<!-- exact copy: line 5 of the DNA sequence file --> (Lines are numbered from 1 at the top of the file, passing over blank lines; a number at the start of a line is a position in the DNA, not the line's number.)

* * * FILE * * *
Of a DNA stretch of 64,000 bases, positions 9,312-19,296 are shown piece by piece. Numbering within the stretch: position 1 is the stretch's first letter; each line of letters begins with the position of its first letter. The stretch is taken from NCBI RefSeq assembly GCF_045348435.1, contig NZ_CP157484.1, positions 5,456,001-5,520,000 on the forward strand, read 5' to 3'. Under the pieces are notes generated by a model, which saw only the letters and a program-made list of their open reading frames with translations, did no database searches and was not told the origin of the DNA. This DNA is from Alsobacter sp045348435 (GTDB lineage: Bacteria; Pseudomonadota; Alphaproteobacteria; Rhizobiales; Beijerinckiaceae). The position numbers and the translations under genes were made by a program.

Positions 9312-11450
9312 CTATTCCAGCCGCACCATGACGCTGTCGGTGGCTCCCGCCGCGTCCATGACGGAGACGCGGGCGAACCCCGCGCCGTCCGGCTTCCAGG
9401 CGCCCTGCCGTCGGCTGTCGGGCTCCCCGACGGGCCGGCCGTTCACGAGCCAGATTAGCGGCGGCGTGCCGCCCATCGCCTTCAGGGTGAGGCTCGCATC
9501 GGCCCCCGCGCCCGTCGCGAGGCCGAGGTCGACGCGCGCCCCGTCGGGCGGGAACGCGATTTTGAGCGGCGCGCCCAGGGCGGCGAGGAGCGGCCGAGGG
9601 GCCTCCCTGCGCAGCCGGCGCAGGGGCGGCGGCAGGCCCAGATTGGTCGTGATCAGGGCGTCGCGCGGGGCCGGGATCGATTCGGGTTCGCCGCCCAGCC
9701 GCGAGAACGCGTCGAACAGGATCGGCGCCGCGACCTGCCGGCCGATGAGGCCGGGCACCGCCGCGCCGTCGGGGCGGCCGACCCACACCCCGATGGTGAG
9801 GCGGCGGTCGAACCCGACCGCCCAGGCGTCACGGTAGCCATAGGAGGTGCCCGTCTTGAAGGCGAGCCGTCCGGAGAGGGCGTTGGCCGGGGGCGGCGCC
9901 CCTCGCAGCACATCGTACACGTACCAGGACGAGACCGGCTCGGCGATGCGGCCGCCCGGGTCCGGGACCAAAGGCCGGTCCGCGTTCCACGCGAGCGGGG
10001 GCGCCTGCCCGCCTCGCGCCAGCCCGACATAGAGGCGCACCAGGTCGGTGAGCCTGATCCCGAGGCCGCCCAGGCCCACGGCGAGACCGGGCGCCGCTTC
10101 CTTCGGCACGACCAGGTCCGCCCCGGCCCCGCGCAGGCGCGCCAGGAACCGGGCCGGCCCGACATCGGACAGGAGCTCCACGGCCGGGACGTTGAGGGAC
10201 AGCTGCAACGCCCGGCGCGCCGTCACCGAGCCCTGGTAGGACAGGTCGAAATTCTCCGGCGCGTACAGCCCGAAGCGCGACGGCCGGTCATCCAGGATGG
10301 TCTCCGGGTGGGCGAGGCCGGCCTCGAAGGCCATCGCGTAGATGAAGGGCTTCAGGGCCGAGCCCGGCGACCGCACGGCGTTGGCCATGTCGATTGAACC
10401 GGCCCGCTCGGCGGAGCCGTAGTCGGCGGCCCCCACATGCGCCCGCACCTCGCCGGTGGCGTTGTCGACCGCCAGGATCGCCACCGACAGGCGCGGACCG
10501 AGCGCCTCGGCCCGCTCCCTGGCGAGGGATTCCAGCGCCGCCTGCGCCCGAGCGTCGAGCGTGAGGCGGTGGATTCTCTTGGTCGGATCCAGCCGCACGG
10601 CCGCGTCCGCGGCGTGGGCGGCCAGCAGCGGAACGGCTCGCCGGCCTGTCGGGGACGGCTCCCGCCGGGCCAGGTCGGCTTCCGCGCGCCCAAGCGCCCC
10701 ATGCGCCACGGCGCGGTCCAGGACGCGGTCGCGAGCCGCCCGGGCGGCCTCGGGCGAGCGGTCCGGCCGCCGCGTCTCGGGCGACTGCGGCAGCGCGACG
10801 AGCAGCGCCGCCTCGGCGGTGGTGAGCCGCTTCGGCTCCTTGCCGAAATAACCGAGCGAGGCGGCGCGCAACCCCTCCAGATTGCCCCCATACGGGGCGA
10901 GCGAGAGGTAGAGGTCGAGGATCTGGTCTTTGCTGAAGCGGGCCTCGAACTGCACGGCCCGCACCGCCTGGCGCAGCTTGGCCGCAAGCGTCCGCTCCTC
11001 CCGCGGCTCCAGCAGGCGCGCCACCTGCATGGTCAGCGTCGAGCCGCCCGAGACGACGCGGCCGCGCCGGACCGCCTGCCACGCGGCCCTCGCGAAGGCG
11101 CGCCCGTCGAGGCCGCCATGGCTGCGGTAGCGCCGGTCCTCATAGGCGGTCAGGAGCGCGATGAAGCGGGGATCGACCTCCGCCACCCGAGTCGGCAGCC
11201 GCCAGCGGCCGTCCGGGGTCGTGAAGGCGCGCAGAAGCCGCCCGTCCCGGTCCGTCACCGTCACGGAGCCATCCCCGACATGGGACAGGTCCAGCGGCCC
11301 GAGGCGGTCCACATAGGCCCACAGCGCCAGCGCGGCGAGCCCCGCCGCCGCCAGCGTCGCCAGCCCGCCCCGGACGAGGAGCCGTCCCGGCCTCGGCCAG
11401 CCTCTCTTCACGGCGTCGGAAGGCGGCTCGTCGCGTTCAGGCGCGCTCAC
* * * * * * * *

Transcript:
9501 GGCCCCCGCGCCCGTCGCGAGGCCGAGGTCGACGCGCGCCCCGTCGGGCGGGAACGCGATTTTGAGCGGCGCGCCCAGGGCGGCGAGGAGCGGCCGAGGG